UPDATE 1-MOL raises prospect of legal action vs Croatia if INA talks fail
(Adds Croat official comment, paras 9-10)
ZAGREB, Sept 12 (Reuters) - Hungarian oil and gas group MOL has raised the prospect of legal action against the Croatian government if talks fail to resolve a long-running dispute over management rights at Croatian utility INA.
Talks on redefining the agreement between the two main shareholders in oil and gas group INA are due to start on Sept. 18.
Croatia sold 25 percent of INA to MOL in 2003 and then allowed it to raise its stake to almost 50 percent by 2009.
But the government, which has 44.8 percent, wants to be an equal partner in INA and currently sees MOL as having too many management rights, while MOL feels Croatia has not fulfilled all of its obligations.
Croatia's daily Jutarnji List said on Thursday MOL was ready to sue Croatia and demand 2 billion kuna ($351 million) in damages for Zagreb's failure to take over INA's loss-making gas business, which Croatia agreed to do in 2009.
A MOL spokesperson told Reuters MOL had sent a letter to the Croatian government in July saying it wanted to sit down and try to reach an agreement on INA's future. The spokesperson declined to elaborate on the daily's report but said:
"Whilst it is clear that finding a workable solution together is in the best interests of all stakeholders in INA, MOL recognises that it must also protect its own stakeholders."
"Being a publicly listed company, MOL is finding itself under certain legal obligations vis-à-vis its shareholders and stakeholders to further pursue good faith negotiations, and failing that, to commence the most appropriate legal action. We can confirm also that MOL has instructed counsel in connection with its investments in INA," the spokesperson added.
Mladen Pejnovic, the head of Croatia's office for state asset management and one the two government-appointed negotiators with MOL, acknowledged the government's obligation.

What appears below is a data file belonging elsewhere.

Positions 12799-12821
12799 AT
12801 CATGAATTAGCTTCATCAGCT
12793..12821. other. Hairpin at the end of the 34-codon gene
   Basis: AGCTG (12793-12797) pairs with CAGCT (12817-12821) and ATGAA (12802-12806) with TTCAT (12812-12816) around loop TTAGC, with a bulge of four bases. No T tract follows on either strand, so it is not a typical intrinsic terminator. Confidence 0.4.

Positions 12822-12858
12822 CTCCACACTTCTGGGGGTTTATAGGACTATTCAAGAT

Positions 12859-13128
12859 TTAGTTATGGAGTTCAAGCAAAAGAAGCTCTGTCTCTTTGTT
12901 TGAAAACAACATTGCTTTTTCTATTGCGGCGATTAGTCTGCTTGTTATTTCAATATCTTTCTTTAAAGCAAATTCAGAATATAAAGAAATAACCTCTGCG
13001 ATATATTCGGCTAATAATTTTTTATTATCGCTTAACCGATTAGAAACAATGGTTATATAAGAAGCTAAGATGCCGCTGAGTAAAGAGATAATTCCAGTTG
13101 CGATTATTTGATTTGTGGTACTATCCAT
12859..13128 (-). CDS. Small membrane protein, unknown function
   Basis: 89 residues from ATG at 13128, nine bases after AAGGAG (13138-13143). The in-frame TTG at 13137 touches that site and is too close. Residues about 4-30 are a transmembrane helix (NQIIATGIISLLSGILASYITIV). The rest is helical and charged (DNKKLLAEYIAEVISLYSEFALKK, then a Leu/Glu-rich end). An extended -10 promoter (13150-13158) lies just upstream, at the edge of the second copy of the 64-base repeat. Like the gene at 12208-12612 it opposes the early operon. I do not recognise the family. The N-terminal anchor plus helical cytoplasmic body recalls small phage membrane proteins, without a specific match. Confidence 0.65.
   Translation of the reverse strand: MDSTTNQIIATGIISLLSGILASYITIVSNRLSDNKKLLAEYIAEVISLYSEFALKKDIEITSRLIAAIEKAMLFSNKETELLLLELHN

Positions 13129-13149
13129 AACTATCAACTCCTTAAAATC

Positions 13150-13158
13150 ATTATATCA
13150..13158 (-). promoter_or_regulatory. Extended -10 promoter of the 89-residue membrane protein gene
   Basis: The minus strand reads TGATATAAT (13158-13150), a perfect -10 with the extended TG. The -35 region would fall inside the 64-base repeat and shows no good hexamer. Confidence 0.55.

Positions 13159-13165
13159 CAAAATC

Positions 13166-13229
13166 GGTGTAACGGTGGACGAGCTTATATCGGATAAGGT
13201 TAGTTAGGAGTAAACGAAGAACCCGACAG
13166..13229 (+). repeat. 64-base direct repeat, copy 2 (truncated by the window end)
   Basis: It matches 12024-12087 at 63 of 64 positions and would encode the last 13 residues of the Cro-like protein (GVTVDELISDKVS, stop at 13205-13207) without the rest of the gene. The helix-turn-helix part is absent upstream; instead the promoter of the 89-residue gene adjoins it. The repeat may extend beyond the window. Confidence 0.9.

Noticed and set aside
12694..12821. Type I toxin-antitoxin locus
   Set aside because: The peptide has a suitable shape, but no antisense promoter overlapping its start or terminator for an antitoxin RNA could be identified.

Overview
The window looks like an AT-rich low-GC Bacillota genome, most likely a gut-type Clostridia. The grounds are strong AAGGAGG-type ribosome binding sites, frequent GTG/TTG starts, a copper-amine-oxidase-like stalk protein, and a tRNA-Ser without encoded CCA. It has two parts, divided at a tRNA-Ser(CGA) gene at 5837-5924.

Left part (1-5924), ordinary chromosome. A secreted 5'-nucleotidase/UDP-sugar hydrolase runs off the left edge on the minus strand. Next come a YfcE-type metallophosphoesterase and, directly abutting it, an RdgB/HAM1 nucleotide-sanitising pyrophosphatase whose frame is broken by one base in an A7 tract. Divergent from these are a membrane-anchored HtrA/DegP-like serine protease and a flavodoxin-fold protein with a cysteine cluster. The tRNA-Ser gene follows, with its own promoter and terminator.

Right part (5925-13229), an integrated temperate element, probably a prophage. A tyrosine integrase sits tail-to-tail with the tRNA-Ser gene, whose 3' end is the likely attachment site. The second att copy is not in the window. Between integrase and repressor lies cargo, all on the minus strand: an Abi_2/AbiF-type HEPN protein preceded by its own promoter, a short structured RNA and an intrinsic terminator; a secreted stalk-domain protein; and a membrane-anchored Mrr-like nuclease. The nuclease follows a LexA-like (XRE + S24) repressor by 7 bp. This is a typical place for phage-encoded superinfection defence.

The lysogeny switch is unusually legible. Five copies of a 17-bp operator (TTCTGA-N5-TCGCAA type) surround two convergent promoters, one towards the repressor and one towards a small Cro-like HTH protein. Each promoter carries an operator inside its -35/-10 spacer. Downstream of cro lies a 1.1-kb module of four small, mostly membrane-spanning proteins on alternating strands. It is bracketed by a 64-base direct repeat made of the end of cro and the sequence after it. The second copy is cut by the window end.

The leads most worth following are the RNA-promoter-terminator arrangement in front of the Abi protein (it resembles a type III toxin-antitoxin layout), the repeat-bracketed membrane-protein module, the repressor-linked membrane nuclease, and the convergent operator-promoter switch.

"We're aware of the obligation in the contract about the gas trading business and we know it is a serious matter," he told Croatia's public radio, without elaborating.
Croatian Deputy Prime Minister Branko Grcic said earlier this week that talks with MOL would cover all aspects of INA's business and management and "we will take a tough negotiating stand".
Zagreb has blamed MOL for failing to invest enough in INA's two refineries and, in a statement on Aug. 1, said it had achieved only modest business results and failed to activate INA's full potential.
Croatia's former prime minister, Ivo Sanader, was found guilty in a trial last year of agreeing in 2008 to accept a 5 million euro ($6.6 million) payment from MOL in exchange for granting it a dominant position in INA. Both MOL and Sanader deny the accusations and Sanader filed an appeal.
INA has upstream and downstream businesses and operates in Croatia, the Middle East and Africa.
($1 = 5.7045 Croatian kunas) (Reporting by Krisztina Than in Budapest, Zoran Radosavljevic, and Igor Ilic in Zagreb; Editing by Mark Potter)
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